1. Hubby had that happen; his dive trip to St. Eustacia was cancelled, the island closed down, etc., etc. The trips is re-scheduled for January (ha!), but the airline charged him $60 to change the ticket, even tho they were SAYING that changes were ‘free’. Their excuse: The price had gone up between the time he called and the time he got someone who knew what was going on.

    Can’t boycott THAT airline, as he already has the tickets; he figured it was better to “lose” $60 than the cost of the entire trip. Which may still happen in January.

  2. In the B&C there might be a submerged joke in “disproportionately”. Since one of the faces mentioned has proportional spacing and the other does not.

  3. I don’t see anything implying the pandemic is over in that Barney&Clyde comic. The second panel implies the opposite, in my opinion.

  4. Yet nobody’s wearing masks. And they do seem to discussing “what we did during” as if it were done.

    Like most comic strips,they’re acknowledging the virus but not fully committing to it.

  5. CIDU Bill, that doesn’t mean the pandemic has ended. It just means they’re Americans.

    Mitch, that is the closest thing I could find to a joke, too, but it’s rather obscure. I think the joke is supposed to be “These f***in’ kids. They sure love their phones”.

    Andréa, we had our Minister of Transport say he won’t force Canadian airlines to give refunds because it might cause them financial hardship. Just in case we forgot who the government really works for. https://nationalpost.com/news/politics/transport-minister-marc-garneau-defends-decision-not-to-force-airlines-to-offer-covid-19-refunds

  6. They’re not wearing masks but Stan now uses a font with more space between characters.

  7. Ooooooh! Olivier, now it makes more sense. A “physical distancing” joke. That joke requires a lot of work and assumes a lot. But I think you’re clever.

  8. Recently one of my kids’ upcoming summer camps was cancelled. They sent me to a page with a multiple choice form asking what I wanted to do with the money I had already paid: (1) convert it to a credit (2) convert it to a donation (3) convert it into a 50% credit and 50% donation or (4) other. I had to select “other,” and type in that I wanted my money refunded. After a few days they contacted me, and said that there was normally a $50 fee for cancellations, but they were generously waiving it (!) – but since they were being so generous, would I be willing to convert that $50 fee into a credit or donation? But they would “understand” if I needed to keep my $50 because of “financial hardship.”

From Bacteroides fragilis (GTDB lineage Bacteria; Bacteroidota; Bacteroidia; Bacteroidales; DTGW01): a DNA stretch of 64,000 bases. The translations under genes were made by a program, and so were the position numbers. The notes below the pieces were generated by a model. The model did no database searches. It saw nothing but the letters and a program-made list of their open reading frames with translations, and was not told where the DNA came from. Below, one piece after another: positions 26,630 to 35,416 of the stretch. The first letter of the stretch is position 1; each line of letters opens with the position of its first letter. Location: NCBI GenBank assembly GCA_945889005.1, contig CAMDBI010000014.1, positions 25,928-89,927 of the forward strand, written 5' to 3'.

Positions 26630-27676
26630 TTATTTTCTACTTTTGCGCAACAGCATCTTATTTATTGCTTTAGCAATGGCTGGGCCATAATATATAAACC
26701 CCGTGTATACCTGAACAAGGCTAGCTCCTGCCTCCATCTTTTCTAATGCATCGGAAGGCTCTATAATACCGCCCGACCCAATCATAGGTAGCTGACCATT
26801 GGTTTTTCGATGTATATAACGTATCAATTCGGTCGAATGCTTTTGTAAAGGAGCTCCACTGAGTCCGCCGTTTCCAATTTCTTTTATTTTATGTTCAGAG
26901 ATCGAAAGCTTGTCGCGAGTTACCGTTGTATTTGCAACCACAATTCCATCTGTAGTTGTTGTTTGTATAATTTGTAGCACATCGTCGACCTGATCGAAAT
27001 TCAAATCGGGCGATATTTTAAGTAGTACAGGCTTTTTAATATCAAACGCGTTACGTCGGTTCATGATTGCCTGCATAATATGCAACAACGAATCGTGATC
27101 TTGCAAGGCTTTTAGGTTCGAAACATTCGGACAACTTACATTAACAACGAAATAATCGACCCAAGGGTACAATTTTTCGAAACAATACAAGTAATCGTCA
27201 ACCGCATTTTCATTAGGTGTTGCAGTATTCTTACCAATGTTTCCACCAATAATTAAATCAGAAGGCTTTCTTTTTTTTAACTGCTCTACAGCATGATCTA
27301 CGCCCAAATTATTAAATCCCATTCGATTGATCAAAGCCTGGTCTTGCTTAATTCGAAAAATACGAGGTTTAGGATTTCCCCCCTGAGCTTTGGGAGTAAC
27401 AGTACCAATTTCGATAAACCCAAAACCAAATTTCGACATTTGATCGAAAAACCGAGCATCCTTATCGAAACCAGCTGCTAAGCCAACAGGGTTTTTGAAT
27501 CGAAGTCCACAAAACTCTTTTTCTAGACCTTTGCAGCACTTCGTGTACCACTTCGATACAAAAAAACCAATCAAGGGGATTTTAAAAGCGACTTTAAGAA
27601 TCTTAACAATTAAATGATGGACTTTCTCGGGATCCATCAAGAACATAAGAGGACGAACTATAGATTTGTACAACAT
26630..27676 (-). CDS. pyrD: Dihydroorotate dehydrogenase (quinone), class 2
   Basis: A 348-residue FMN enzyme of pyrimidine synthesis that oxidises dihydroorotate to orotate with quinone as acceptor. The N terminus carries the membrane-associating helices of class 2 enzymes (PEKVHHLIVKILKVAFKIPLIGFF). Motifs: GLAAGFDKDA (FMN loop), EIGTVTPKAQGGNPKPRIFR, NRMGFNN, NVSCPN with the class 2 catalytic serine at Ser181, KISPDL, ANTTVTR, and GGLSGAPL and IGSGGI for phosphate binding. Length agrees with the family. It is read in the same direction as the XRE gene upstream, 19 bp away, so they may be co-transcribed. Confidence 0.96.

It’s a nonprofit camp, not an airline, so it’s pretty different. I get that they’re worried about their ability to stay solvent with everything cancelled. But still, it was even quite a bit pushier than other nonprofits have been.

  9. I was going to make a joke about boycotting Azure Air which I assumed was made up for the strip but…. Azure Air exists.

  10. Is it worth mentioning that in the U.S., carriers are legally required to provide refunds, even though a lot are trying not to? Surprised to find consumers better protected here than in Canada for a change.

  11. Yet JetBlue is legally required to refund Ces, so why? I’ll probably never know, since I do not Twitter.

    It took some time, but Air New Zealand did give me a full refund. They didn’t refuse, they were busy.

  12. Phil Smith III, people have been held in Casablanca in spite of their legal rights. Standard corporate stuff. Don’t do what they are legally obligated to do, hoping they can get away with it because taking legal action to force them to do as they are required is difficult and costly.

    Regulations require airlines to refund passengers. The Minister of Transport, however, has suspended parts of the regulations, rather than protecting passengers by forcing airlines to fulfill their obligations. As I said, it shows who they really work for.

  13. SB: Sure. But knowing that they’re obligated is important in trying to get them to act. It’s not the usual “Hey, dummy, you bought the ticket, too bad, sucker”. The usual: polite but firm, escalate, etc. As a friend once put it, “I’m retired and have nothing better than to fight you until you do the right thing”.

  14. woozy: Yeah, that was my point. It was bizarre of them to act as if they were generous by not charging me a cancellation fee when they were then ones that cancelled [*]. Perhaps I should have tried to charge them a $50 cancellation fee!

    [*] To be fair, the facility that they were planning to use cancelled on them, and they likely wouldn’t have been able to have the camp even if the facility let them.